To create the PDF,
we use Acrobat Distiller, which ships in a special version bundled
with PageMaker or as one element of a stand-alone Acrobat software
package. The Distiller program takes the PageMaker output (which
is, you recall, just a regular PostScript file), interprets the
PostScript, and turns the result into a freestanding Acrobat
PDF file. We then upload the PDF to our Web site as we would
any other file. Although we design on a Mac and the site runs
on Unix, we name the Acrobat file according to PC conventionseight
plus three characters, with ".pdf" as the extension.
That allows anyone to download the file without needing to change
And that's it.
Well, not quite.
One drawback to Acrobat files is that they can grow quite large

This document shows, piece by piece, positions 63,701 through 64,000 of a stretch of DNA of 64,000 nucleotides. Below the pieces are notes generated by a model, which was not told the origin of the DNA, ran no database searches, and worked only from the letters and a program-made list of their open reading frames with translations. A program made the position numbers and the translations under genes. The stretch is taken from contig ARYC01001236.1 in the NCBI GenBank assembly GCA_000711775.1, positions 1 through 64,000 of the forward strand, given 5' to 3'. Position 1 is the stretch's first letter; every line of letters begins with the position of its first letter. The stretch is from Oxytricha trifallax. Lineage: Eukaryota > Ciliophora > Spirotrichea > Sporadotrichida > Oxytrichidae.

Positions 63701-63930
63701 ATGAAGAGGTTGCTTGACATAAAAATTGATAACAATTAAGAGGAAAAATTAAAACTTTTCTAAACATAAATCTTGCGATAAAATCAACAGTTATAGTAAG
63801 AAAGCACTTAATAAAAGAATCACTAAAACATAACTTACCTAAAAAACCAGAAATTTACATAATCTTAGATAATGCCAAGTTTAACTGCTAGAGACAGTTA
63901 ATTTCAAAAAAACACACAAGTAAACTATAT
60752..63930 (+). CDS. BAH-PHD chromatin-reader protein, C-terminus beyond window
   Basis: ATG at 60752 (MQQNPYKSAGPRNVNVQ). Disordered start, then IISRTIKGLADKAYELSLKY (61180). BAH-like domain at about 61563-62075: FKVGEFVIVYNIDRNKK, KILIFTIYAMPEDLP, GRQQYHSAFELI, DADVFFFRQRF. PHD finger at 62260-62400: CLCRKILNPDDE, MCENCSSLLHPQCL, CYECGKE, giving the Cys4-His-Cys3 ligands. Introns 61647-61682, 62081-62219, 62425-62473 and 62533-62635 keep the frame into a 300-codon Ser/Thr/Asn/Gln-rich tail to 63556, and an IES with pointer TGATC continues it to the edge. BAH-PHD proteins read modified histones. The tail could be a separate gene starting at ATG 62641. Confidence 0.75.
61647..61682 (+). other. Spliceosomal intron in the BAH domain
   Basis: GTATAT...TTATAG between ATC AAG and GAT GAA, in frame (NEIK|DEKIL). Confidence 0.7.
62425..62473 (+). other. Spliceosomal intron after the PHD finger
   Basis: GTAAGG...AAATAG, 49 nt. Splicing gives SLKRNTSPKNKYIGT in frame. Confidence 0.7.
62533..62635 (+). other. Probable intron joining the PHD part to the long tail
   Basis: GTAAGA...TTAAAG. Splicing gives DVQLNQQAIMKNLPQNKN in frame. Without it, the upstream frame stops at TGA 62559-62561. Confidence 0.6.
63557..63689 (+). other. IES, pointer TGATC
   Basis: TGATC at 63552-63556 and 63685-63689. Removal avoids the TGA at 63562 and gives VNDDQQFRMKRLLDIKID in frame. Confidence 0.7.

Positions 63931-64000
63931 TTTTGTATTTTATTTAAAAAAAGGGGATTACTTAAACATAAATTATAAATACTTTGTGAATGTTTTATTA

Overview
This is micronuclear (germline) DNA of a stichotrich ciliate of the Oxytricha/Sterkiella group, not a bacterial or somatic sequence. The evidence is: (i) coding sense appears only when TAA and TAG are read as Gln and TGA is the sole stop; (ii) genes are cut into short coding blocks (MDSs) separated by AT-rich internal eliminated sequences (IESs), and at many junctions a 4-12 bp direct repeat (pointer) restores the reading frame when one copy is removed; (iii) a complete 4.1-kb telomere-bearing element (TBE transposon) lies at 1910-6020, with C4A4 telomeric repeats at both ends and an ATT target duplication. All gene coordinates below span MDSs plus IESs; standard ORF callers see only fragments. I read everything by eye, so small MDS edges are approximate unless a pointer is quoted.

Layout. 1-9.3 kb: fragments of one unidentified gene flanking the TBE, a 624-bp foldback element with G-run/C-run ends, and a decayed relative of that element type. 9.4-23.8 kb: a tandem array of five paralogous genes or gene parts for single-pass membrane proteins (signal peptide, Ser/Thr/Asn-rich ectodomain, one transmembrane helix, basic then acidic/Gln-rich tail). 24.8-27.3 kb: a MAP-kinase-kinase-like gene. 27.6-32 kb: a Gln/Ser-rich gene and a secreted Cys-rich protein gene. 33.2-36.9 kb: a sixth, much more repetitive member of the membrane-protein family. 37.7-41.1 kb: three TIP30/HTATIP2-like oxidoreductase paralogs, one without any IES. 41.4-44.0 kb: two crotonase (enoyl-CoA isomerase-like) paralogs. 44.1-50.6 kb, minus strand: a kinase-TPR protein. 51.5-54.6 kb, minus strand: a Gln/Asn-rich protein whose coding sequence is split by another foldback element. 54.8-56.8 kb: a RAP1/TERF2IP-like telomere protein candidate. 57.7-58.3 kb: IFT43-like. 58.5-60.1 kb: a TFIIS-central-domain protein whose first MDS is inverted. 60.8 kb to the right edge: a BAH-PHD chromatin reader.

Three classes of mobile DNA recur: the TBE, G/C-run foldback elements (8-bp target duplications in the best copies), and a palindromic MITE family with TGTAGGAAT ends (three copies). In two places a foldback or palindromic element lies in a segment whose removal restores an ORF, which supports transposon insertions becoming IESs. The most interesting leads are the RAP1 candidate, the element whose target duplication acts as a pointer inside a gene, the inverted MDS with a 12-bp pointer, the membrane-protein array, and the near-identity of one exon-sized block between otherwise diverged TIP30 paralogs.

if you're not careful. To address this, we also tweak Distiller's
settings; although Distiller generally runs fine in default mode.
All those fonts and graphics must be squeezed in, as well as
the text itself.
We try to limit
our Acrobat files to about 300K, which is the most we can expect
a typical reader with a modem to download at one timethat
takes about two minutes with a 28.8 Kbps modem. This is roughly
equivalent to one chapter (or fifty pages) in a novel, including
illustrations; we actually present an entire novel in six Acrobat
chapters this way.
If you're not using
PageMaker, you can buy the Acrobat stand-alone package. It includes
several formerly separate programs, including Distiller, Exchange
(a PDF editor and annotator), Capture (an optical character recognition
system), and Catalog (an indexing utility). Its street price
is less than $200. (Capture also comes in a separate, $600 version
that supports scanners that have sheet-feeding attachments, like
a photocopier, for handling large quantities of documents.)
You can keep files
small through a variety of options in Distiller. The font options
alone can be combined in so many ways that in one book a two-page
flowchart as complex as the NCAA playoff pairings i is needed